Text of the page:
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persistency (countable and uncountable, plural persistencies)

  1. (uncountable) The state or characteristic of being persistent.
    • c. 1597, William Shakespeare, King Henry IV, Part 2, act 2, scene 2:
      Prince Henry: By this hand thou thinkest me as far in the devil's book as thou and Falstaff for obduracy and persistency.
    • 1881, Thomas Hardy. A Laodicean, chapter 5:
      On entering her room he had been struck by the absence of that saucy independence usually apparent in her bearing towards him, notwithstanding the persistency with which he had hovered near her for the previous month.
    • 1913, Gilbert Murray, Euripides and His Age, Chapter II:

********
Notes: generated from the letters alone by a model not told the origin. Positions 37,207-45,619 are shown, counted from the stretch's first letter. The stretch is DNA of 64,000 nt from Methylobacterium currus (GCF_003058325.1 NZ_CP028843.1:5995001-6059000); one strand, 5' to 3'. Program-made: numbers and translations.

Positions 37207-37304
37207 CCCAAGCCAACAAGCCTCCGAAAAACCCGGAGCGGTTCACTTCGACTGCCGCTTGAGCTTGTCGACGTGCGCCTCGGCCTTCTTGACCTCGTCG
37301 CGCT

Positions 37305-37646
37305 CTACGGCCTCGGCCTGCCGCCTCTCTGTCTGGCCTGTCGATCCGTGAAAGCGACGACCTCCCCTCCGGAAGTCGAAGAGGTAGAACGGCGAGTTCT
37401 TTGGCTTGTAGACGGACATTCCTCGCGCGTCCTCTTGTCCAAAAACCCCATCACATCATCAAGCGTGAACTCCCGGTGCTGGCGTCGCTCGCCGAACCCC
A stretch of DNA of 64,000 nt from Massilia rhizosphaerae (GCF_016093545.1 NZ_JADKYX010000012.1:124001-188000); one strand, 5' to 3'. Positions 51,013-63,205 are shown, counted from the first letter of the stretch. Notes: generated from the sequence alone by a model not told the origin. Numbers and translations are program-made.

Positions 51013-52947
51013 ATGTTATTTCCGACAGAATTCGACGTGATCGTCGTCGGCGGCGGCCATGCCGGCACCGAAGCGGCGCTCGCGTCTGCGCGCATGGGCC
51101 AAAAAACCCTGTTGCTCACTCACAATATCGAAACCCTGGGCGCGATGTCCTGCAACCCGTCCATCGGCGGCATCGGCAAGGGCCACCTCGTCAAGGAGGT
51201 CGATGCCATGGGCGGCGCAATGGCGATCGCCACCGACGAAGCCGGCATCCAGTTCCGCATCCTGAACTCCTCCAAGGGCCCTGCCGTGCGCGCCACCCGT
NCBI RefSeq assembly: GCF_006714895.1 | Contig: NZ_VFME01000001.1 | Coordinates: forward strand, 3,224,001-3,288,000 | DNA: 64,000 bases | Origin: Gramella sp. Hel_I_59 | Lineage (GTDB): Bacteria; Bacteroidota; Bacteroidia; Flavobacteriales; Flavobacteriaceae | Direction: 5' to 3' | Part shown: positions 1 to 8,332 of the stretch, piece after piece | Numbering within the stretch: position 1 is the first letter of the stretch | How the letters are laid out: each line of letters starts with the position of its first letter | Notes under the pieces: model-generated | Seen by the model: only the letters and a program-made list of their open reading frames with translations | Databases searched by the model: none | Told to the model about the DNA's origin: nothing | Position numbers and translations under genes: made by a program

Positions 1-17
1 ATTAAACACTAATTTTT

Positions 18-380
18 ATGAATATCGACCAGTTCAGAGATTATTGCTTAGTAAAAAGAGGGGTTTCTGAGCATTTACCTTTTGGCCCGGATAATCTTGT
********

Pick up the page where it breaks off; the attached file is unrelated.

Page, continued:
However that may be, the hostility of the comic writers had evidently a general hostility behind it. Our tradition states this definitely and the persistency of the attacks proves it.
    • 2008 March 29, Ed Pilkington, "The white house losers," The Guardian (UK) (retrieved 6 July 2014):
      "I'm not into mood changes," he says. "These ups and downs undermine consistency and persistency of purpose."
  2. (countable) A measure of how much something persists.
    • 1998 March 28, John Chapman, "Pensions Investigated," The Independent (UK) (retrieved 6 July 2014):
      The table shows that three-year "persistencies" range from 89.6 per cent with Standard Life (this means only 10 per cent of plans have lapsed after three years) to 58.9 per cent with Sun Life (almost 40 per cent of plans lapse after three years).

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